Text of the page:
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Articles by S. Hunter
Total Records ( 2 ) for S. Hunter
  M. N. Pham , M. I. Hawa , M. Roden , G. Schernthaner , P. Pozzilli , R. Buzzetti , W. A. Scherbaum , J. Seissler , S. Hunter , R. D. G. Leslie , H. Kolb and N. C. Schloot
  Aims  Systemic concentrations of adhesion molecules and chemokines are associated with increased risk of cardiovascular complications. We compared these factors between patients with Type 2 diabetes vs. Type 1 diabetes or latent autoimmune diabetes in adults.

Methods  Serum concentrations of adhesion molecules sE-selectin, sICAM-1 and sVCAM-1, and chemokines CCL2, CCL3 and CCL4 were measured in 61 patients with latent autoimmune diabetes in adults, 90 with Type 1 diabetes, 465 with Type 2 diabetes and in 41 control subjects, using multiple regression models to adjust for possible confounders.

Results  Patients with Type 2 diabetes exhibited greater concentrations of adhesion molecules (< 0.02) than those with Type 1 diabetes, latent autoimmune diabetes in adults and control subjects. These differences persisted upon adjustments for age, sex, BMI, blood pressure and diabetes duration (< 0.04). Higher BMI positively correlated with concentrations of adhesion molecules in all subjects (< 0.0001). Concentrations of sE-selectin positively related to diastolic (β = 0.31) and systolic (β = 0.28) blood pressure in the adjusted model (< 0.04). Concentrations of the chemokines, CCL2 and CCL4, did not differ between groups, while CCL3 was higher in patients with latent autoimmune diabetes in adults and Type 1 diabetes than in those with Type 2 diabetes and control subjects (< 0.05).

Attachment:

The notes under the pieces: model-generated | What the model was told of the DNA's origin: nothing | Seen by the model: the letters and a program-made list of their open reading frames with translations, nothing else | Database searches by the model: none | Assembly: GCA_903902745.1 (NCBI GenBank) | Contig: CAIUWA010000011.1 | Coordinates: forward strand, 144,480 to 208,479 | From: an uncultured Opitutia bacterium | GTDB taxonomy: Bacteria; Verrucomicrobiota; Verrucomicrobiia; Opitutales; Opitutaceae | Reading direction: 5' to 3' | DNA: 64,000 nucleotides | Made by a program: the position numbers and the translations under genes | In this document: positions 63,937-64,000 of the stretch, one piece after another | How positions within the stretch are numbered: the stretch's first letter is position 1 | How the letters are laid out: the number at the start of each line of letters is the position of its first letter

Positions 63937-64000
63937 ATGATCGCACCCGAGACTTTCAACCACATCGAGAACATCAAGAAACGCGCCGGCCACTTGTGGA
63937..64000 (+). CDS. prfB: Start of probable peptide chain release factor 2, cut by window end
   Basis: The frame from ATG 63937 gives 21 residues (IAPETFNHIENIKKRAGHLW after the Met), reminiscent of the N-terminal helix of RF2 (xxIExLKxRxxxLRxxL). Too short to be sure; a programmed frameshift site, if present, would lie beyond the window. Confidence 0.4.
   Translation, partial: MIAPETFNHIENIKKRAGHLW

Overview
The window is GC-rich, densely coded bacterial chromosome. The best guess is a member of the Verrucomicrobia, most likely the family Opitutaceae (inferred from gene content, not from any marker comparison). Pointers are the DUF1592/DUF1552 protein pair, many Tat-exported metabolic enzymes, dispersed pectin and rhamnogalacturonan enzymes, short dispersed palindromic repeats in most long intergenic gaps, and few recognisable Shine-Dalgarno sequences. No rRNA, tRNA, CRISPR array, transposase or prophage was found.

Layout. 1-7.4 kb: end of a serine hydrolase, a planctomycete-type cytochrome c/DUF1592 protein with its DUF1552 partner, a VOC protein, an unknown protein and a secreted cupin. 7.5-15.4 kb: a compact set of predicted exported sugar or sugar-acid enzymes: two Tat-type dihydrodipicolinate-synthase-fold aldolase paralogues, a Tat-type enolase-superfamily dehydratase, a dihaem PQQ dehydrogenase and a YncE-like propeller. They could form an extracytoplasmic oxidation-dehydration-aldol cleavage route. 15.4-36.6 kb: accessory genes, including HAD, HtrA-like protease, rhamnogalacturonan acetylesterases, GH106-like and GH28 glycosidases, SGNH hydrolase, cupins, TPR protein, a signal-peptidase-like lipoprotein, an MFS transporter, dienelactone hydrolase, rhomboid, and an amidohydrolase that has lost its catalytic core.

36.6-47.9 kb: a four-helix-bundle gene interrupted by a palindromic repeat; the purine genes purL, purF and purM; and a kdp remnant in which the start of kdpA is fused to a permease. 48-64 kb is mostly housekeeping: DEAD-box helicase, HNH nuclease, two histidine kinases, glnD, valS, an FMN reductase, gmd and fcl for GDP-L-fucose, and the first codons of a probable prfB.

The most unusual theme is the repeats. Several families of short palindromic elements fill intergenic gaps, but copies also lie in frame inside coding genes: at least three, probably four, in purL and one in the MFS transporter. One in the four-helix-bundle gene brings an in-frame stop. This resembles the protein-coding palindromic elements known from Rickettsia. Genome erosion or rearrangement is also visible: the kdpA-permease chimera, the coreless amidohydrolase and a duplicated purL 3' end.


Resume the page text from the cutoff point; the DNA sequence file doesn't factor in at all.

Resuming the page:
Conclusions  Systemic concentrations of adhesion molecules, but not chemokines, relate to cardiovascular risk factors, but remain higher after adjustments in Type 2 diabetes, suggesting a diabetes-type specific effect without difference between latent autoimmune diabetes in adults and Type 1 diabetes, despite their dissimilar phenotype.

  C. B. Juhl , U. Bradley , J. J. Holst , R. D. Leslie , K. B. Yderstraede and S. Hunter
 

Aims

To explore insulin sensitivity and insulin secretion in people with latent autoimmune diabetes in adulthood (LADA) compared with that in people with Type 2 diabetes.

Methods

A total of 12 people with LADA, defined as glutamic acid decarboxylase (GAD) antibody positivity and > 1 year of insulin independency (group A) were age-matched pairwise to people with Type 2 diabetes (group B) and to six people with Type 2 diabetes of similar age and BMI (group C). β-cell function (first-phase insulin secretion and assessment of insulin pulsatility), insulin sensitivity (hyperinsulinemic-euglycemic clamp) and metabolic response during a mixed meal were studied.

Results

Both first-phase insulin secretion and insulin release during the meal were greater (= 0.05 and = 0.009, respectively) in Type 2 diabetes as compared with LADA; these differences were lost on adjustment for BMI (group C) and could be explained by BMI alone in a multivariate analysis. Neither insulin pulsatility, incretin secretion nor insulin sensitivity differed among the groups.

Conclusions

We found no evidence that LADA and Type 2 diabetes were distinct disease entities beyond the differences explained by BMI.

 
 
 
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